The Chevrolet Corvair holds the unenviable distinction of being one of the most maligned cars in American automotive history. It is best known for being harshly (and I would argue unfairly) criticized in consumer advocate Ralph Nader’s book Unsafe at Any Speed. This is unfortunate because the bad publicity obscured the fact that the Corvair was an innovative American car for its time and that its model lineup included a technically fascinating high-performance economy car. In 1962, Chevrolet took the then-novel approach of installing a turbocharged engine in the sporty Corvair Monza. The end result was a truly innovative, albeit much overlooked classic: the Chevrolet Corvair Monza Spyder.
Introduced in the spring of 1962, (only a few weeks after the world’s first turbocharged passenger car, the Oldsmobile F85 Jetfire), the Corvair Monza Spyder was a limited edition version of the Corvair Monza. It was the product of considerable market research. When first introduced in late 1959, the Corvair was originally intended to be a small economy car. But Chevrolet soon discovered that many customers who bought Corvairs were motoring enthusiasts who enjoyed the car’s lively handling characteristics. The company also learned that many of these enthusiasts desired more horsepower. In response to this demand, Chevrolet’s engineers went back to the drawing board and determined that turbocharging was the most feasible way of increasing the horsepower of the Corvair’s engine to high-performance levels.
In most respects, the 1962-1964 Corvair Monza Spyder closely resembled its stable mates. It employed the same rear-engine, rear-wheel drive layout and rode on a 108-inch wheelbase. However, it differed from its Corvair brethren in that it was offered in only two body styles: a 2-door Club Coupe and a 2-door Convertible. Outwardly, the Monza Spyder was identifiable by discretely placed emblems, which included “Spyder” emblems placed on the front fenders and a “Turbocharged” emblem placed on the rear deck. Inside, the Monza Spyder was given a sporty interior, which featured bucket front seats and a special instrument panel that included a 120-mile per hour speedometer, a tachometer, a manifold pressure gauge, and a cylinder head temperature gauge.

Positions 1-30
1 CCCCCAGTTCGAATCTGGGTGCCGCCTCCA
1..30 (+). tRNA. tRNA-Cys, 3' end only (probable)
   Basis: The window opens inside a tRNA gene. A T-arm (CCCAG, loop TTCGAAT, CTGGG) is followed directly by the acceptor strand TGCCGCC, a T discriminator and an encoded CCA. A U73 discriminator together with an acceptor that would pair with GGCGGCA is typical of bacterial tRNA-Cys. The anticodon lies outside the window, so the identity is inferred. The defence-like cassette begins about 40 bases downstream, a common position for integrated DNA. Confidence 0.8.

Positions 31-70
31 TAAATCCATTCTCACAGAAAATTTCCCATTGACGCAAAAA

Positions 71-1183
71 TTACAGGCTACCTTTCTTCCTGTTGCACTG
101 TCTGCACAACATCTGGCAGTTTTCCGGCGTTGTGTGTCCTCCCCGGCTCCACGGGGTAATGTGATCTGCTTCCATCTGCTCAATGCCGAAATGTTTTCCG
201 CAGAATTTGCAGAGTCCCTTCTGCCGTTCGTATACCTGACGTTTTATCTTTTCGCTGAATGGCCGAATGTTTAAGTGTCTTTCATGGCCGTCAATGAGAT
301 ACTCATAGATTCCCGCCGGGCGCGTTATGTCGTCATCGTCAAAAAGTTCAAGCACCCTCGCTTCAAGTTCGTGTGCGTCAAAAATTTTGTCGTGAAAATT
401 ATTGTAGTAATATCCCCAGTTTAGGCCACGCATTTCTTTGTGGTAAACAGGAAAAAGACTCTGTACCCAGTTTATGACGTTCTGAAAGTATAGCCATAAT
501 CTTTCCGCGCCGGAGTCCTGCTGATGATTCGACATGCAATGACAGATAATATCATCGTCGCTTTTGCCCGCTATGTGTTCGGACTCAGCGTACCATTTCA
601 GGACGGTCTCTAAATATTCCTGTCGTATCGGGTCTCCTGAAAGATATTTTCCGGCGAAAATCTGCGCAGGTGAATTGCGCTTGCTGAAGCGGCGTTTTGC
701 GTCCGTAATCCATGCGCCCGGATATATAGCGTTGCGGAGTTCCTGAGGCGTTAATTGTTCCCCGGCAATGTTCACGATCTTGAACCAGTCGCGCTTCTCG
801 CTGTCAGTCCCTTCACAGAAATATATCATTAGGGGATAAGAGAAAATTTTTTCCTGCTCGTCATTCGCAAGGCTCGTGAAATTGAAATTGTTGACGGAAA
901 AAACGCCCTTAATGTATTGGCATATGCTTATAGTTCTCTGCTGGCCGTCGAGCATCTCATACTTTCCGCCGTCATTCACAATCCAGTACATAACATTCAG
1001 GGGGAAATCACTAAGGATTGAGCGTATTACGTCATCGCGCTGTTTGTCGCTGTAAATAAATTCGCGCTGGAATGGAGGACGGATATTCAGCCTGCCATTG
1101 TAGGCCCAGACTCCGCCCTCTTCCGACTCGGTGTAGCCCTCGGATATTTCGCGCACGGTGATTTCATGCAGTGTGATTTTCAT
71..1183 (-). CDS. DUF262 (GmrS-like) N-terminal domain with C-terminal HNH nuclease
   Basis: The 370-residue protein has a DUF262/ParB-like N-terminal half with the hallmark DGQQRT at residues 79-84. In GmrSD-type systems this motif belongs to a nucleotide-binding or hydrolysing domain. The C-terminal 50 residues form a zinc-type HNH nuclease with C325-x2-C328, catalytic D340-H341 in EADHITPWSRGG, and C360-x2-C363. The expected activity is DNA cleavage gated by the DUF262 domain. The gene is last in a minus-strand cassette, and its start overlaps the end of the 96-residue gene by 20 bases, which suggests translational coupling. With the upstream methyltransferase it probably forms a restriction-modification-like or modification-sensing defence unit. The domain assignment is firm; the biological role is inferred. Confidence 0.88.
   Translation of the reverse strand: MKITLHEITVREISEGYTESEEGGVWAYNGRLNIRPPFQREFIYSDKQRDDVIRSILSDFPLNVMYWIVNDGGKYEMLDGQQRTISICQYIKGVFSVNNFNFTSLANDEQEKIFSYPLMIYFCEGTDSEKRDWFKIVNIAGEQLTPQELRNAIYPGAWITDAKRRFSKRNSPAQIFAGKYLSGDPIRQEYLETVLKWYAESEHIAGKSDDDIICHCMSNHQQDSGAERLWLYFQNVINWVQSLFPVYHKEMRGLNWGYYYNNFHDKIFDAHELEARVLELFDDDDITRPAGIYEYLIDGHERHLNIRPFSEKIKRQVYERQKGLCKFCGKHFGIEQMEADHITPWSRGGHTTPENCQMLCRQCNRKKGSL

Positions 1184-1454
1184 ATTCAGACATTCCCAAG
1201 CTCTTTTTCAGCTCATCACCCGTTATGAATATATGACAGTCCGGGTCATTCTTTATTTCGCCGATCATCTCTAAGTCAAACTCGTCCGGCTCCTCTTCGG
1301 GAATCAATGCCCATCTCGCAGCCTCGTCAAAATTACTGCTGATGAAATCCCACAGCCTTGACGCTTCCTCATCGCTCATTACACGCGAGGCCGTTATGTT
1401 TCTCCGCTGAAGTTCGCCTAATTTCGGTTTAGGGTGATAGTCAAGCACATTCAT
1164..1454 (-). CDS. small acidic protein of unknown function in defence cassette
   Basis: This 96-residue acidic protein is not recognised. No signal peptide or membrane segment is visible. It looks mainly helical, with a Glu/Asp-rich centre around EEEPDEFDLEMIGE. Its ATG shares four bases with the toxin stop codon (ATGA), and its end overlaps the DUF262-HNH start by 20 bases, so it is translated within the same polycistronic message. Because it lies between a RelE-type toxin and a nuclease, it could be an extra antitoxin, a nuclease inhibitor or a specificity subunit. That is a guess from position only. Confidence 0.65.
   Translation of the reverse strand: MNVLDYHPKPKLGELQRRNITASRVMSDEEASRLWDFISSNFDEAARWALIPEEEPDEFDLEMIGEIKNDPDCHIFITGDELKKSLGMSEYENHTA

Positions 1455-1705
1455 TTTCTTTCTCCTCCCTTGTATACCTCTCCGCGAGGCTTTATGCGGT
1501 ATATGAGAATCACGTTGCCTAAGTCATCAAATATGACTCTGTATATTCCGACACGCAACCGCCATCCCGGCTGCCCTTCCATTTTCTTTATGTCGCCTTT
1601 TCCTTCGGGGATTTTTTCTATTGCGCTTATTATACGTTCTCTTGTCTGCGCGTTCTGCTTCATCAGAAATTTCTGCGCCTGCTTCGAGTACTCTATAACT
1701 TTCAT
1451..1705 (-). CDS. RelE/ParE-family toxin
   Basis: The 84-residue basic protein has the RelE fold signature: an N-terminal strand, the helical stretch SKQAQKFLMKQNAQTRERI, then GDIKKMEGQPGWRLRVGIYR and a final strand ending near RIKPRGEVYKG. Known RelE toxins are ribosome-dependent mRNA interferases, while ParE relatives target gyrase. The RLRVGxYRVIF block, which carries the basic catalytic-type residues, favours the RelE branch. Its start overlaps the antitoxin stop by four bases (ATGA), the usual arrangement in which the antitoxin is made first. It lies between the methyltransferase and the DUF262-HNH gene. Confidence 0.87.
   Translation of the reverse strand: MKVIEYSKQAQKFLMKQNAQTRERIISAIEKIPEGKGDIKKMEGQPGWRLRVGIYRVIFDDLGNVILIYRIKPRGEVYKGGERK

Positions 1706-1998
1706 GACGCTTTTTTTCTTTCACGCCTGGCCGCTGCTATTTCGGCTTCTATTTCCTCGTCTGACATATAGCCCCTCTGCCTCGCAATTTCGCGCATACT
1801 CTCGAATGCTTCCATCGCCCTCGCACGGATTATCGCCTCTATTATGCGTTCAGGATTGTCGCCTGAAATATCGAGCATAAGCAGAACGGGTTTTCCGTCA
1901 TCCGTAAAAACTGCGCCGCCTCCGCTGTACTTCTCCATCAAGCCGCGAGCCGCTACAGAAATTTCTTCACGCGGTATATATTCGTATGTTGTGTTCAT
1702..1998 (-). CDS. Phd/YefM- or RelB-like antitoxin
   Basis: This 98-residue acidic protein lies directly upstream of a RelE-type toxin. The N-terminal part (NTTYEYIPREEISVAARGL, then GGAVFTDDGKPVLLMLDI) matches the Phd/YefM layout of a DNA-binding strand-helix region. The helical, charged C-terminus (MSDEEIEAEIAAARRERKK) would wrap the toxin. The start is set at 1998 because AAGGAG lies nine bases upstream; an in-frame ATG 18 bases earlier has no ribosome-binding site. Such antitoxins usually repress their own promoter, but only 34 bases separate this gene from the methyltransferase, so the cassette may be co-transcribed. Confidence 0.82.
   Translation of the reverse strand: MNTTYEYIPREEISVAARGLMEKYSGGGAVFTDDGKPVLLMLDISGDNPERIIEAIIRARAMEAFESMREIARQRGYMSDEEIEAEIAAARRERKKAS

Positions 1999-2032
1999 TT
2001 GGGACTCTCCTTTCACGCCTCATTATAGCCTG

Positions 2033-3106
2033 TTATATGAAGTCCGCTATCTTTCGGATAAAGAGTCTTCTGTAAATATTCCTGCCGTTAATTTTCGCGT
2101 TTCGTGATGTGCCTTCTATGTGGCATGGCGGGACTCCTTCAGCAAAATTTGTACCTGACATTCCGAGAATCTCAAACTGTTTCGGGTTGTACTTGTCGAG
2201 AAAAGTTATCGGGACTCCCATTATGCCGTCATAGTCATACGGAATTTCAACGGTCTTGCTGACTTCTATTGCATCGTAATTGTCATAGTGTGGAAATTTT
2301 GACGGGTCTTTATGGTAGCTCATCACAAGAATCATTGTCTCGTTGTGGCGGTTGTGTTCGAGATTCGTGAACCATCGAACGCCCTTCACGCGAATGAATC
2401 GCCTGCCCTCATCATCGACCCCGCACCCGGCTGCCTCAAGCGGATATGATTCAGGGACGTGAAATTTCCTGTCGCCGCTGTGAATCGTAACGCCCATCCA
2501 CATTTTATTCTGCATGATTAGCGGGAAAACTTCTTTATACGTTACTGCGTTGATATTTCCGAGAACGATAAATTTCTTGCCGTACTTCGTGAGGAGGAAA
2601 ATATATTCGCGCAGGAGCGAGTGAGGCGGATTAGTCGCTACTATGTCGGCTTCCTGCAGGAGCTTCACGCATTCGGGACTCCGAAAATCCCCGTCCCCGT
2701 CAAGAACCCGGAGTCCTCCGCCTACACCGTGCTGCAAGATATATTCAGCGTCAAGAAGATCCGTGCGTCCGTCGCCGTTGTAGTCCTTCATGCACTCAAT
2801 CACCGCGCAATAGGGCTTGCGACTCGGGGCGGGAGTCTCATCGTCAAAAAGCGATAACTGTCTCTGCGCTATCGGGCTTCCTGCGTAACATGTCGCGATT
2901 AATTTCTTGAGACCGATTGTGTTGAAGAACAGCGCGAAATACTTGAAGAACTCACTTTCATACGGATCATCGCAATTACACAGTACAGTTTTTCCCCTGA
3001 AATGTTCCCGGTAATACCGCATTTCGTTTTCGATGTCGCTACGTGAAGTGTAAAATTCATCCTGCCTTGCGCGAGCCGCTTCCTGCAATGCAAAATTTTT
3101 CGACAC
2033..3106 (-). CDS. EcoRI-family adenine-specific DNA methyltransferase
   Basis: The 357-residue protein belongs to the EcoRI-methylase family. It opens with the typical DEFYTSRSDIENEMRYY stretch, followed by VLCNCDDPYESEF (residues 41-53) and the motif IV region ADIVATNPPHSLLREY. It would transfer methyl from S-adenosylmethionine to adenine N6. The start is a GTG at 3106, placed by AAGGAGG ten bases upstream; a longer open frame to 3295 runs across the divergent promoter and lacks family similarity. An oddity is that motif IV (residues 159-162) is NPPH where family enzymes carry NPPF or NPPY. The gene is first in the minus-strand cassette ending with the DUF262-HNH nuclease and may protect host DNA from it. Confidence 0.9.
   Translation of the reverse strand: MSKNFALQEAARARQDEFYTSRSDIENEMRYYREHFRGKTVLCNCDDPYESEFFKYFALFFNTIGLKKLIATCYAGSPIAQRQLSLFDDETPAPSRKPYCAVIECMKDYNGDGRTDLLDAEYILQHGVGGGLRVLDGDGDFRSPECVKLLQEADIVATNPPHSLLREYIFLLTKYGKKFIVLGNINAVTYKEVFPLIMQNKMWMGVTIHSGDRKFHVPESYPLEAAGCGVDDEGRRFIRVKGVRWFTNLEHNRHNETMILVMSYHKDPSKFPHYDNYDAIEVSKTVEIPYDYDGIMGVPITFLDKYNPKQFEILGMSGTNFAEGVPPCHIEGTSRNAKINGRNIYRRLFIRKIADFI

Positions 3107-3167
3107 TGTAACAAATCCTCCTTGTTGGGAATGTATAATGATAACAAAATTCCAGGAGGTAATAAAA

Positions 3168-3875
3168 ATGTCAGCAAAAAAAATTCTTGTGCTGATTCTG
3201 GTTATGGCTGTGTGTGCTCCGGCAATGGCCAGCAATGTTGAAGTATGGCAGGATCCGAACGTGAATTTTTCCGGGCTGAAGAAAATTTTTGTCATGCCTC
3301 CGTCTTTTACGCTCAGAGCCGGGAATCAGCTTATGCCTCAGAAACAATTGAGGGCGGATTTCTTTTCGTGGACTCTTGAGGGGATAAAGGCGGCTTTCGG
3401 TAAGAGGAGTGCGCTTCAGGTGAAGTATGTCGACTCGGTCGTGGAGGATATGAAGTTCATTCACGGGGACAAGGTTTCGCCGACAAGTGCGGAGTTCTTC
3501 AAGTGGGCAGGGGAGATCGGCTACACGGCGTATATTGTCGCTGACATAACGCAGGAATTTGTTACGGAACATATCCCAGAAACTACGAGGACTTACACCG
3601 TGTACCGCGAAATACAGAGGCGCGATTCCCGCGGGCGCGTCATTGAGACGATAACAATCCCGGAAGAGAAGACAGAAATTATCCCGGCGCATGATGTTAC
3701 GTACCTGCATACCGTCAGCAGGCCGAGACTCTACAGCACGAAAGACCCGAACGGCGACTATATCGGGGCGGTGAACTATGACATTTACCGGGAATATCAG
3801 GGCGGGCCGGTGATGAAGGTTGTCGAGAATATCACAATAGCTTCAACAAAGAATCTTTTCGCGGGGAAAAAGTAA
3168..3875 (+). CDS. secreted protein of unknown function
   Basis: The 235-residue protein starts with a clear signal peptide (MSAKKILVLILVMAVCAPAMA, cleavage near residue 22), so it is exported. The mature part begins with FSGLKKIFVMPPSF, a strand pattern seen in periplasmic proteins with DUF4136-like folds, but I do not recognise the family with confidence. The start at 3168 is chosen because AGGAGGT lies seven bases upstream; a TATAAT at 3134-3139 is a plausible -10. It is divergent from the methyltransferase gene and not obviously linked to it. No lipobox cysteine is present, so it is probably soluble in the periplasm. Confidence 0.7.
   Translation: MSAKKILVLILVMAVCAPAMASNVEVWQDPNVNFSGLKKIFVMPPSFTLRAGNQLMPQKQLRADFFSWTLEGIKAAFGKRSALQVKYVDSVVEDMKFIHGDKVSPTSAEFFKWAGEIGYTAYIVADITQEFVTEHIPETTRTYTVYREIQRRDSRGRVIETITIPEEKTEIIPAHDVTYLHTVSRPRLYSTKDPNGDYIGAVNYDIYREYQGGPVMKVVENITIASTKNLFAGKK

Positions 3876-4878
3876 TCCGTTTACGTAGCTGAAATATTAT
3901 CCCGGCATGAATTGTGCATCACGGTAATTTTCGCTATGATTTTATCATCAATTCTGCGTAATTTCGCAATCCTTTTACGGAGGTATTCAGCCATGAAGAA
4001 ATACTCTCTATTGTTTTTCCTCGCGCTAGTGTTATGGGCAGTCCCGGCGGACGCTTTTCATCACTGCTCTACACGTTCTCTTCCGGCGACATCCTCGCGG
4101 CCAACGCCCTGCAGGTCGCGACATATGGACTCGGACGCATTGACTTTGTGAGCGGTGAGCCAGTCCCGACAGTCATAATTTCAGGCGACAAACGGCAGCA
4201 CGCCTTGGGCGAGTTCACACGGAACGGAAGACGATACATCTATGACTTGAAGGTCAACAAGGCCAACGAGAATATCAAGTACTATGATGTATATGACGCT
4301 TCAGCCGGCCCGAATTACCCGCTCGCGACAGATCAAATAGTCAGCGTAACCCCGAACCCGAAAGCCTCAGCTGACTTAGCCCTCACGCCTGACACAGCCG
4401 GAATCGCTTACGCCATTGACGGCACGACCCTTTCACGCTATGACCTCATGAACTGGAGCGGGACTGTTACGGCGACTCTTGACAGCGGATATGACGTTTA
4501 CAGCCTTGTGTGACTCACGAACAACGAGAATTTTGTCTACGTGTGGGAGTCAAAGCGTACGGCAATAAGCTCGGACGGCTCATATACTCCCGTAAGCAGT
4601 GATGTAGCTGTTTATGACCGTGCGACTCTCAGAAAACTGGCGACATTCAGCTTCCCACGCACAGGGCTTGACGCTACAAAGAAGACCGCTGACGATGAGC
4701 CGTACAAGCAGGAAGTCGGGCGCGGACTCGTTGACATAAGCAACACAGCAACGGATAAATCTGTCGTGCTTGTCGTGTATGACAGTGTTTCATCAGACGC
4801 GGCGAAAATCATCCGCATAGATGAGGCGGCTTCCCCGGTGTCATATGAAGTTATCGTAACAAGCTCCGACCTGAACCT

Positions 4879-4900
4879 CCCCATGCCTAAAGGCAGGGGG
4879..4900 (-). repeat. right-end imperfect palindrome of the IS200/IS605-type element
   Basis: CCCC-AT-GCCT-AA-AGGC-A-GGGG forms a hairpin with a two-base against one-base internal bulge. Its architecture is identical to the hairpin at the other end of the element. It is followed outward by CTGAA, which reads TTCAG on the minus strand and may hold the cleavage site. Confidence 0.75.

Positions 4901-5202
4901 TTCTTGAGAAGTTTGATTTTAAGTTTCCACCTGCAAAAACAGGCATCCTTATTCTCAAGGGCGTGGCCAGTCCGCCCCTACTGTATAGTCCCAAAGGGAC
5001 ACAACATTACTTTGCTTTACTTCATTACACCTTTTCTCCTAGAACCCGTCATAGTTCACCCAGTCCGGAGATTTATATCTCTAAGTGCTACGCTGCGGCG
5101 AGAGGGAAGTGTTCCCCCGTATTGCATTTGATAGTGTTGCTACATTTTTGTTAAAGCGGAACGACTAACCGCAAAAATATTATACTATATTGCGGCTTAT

But it was the Corvair Monza Spyder’s engine that really set it apart. The engine itself was a 145 cubic-inch flat-six power plant. An innovative engine for its day, it featured an aluminum block and employed air cooling. The engine was fitted with a turbocharger supplied by Thompson-Ramo-Wooldridge, Incorporated, which was powered by exhaust gases. To cope with the heat generated by the turbocharger, the engine received a number of modifications, including a chrome-steel crankshaft and a modified exhaust system.
Thus fitted with this turbocharged power plant, the Corvair Monza Spyder was capable of an impressive level of performance. The engine produced 150 horsepower at a then-impressive ratio of just slightly over 1 horsepower per cubic inch. The car also had excellent acceleration, able to go from 0 to 60 miles per hour in 10.8 seconds. The Corvair Monza Spyder’s performance was further improved by some upgrades it received over the course of its model run, which included receiving a 164 cubic-inch engine in 1964 and transverse leaf springs on its rear suspension that same year.
The 1962-1964 Chevrolet Corvair was arguably a more successful turbocharged car than the Oldsmobile F85 Jetfire. Approximately 40,000 cars were built before it was replaced by a turbocharged version of the Chevrolet Corvair Corsa for the 1965 model year. Surviving examples are prized collector items today.
Kowalke, Ron, ed., 4th Edition, Standard Catalog of American Cars, 1946-1975, Iola, Wisconsin: Krause Publications, 1997, p. 216-221.
New Sun and Fun Car!!! Corvair Monza Convertible, Chevrolet: Trade Catalogs: Specific Models, Corvair, 1960-1962, Z. Taylor Vinson Collection, Hagley Museum and Library.
Step Out and Go with New Corvair Monza Spyder, Sports Car Optional Equipment, Chevrolet: Trade Catalogs: Specific Models, Corvair, 1960-1962, Z. Taylor Vinson Collection, Hagley Museum and Library.
Kenton Jaehnig is the Project Archivist for the Z. Taylor Vinson Collection at Hagley Museum and Library.